H for Hinduism

Being an Indian, Hindu myself, I grew up in a small town in India, Pune. My mother always inculcated the strong values of our culture among my sister and me. However, I loved the fact that most of these values surrounded around food and festivals and more food during festivals.
Hindu scriptures place a high value on vegetarian eating practices. The Hindu approach is rooted in the Vedas, Upanishads, Dharmashastras, Yoga Sutras, and other sacred texts of the Hindus.
Since ancient times, the cow has been revered as holy by the Hindu people. It symbolizes wealth, strength, abundance, selfless giving, and full, earthly life. Due to this great respect for the animal, followers of this religion and lifestyle only consume its milk in liquid, yogurt, and cheese forms – it’s part of Hindu tradition to avoid the consumption of beef as well as pork. Most Hindus get their protein through daals (lentils) and dairy.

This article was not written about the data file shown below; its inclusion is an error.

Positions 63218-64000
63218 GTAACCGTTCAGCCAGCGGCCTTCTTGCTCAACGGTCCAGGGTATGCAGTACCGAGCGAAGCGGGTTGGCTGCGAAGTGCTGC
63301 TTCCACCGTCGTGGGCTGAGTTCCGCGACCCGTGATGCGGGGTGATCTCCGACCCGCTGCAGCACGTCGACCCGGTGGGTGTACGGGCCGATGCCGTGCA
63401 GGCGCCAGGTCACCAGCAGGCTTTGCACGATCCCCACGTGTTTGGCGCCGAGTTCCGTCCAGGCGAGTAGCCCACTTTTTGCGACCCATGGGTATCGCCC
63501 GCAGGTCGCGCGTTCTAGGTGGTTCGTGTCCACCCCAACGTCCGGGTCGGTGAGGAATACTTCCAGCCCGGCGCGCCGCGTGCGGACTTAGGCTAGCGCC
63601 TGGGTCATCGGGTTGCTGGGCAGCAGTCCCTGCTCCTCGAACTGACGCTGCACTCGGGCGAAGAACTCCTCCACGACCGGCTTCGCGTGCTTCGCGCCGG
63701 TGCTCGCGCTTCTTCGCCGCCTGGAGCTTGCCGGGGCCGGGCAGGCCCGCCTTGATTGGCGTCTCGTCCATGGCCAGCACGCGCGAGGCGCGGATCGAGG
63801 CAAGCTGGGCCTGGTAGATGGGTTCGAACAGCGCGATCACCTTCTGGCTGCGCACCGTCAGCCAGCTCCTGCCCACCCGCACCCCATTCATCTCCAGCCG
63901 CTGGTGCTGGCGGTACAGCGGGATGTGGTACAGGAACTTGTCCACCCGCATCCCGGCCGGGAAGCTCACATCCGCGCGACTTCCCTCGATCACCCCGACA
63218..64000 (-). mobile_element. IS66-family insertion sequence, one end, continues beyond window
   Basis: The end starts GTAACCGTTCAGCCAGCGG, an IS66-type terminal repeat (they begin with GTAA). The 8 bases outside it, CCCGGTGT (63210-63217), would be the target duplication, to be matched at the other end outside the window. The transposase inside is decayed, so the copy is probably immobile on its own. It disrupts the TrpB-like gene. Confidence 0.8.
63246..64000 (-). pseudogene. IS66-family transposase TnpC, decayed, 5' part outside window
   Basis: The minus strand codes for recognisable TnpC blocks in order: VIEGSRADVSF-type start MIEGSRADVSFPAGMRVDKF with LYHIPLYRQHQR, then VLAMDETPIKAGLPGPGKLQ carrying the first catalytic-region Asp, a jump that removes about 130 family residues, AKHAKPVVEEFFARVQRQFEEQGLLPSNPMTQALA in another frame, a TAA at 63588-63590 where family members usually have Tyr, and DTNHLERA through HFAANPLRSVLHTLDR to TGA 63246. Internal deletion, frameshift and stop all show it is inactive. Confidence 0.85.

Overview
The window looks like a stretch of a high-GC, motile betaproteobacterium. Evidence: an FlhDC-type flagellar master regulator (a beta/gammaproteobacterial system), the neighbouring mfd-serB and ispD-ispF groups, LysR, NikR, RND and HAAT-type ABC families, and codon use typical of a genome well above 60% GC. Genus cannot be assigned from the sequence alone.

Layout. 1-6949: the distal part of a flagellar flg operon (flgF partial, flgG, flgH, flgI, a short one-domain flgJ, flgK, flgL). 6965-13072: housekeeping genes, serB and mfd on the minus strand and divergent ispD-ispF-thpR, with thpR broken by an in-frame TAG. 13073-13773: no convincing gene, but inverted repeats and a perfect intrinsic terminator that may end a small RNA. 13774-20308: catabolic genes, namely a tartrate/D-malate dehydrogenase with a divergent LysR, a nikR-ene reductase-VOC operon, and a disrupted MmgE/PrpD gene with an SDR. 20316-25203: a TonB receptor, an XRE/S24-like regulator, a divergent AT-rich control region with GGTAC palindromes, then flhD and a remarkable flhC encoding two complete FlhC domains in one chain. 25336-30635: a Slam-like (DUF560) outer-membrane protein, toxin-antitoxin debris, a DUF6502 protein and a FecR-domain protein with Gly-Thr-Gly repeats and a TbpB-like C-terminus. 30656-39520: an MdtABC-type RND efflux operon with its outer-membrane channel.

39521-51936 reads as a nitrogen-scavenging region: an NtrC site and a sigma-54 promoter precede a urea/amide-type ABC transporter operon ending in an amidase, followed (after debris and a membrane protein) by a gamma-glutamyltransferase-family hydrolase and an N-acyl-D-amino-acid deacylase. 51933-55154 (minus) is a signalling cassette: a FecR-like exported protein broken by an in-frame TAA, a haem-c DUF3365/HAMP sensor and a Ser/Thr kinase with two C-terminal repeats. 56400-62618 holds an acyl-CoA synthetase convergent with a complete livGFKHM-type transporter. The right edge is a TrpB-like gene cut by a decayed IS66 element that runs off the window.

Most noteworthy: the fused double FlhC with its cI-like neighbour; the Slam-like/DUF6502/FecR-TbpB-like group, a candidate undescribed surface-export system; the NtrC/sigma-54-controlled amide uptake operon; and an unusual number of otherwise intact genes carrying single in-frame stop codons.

Food plays an important role in worship, and when Hindus have religious ceremonies, they offer Prasād (usually a sweet dish) to the Gods. Although fasting is an important part of Hinduism, more than 18 holidays on the Hindu calendar are based around feasts. Most fasting Hindus choose to live on fruit and milk, while others refrain from eating more than one meal per day. The purpose of fasting is to cleanse the body and develop a sense of discipline. Hindus believe that disciplined lives are the most
productive and rewarding. Fasting was also used during earlier centuries so that available resources could be saved and shared during scarce times.

Foods that are included in a Hindu Diet are-

  • Vegetables
  • Fruits
  • Whole grains
  • Beans
  • Dairy
  • Nuts

Foods that most Hindus avoid are-

  • Meat
  • Poultry
  • Fish
  • Eggs
  • Onions
  • Garlic
  • Hot peppers
  • Pickles

 


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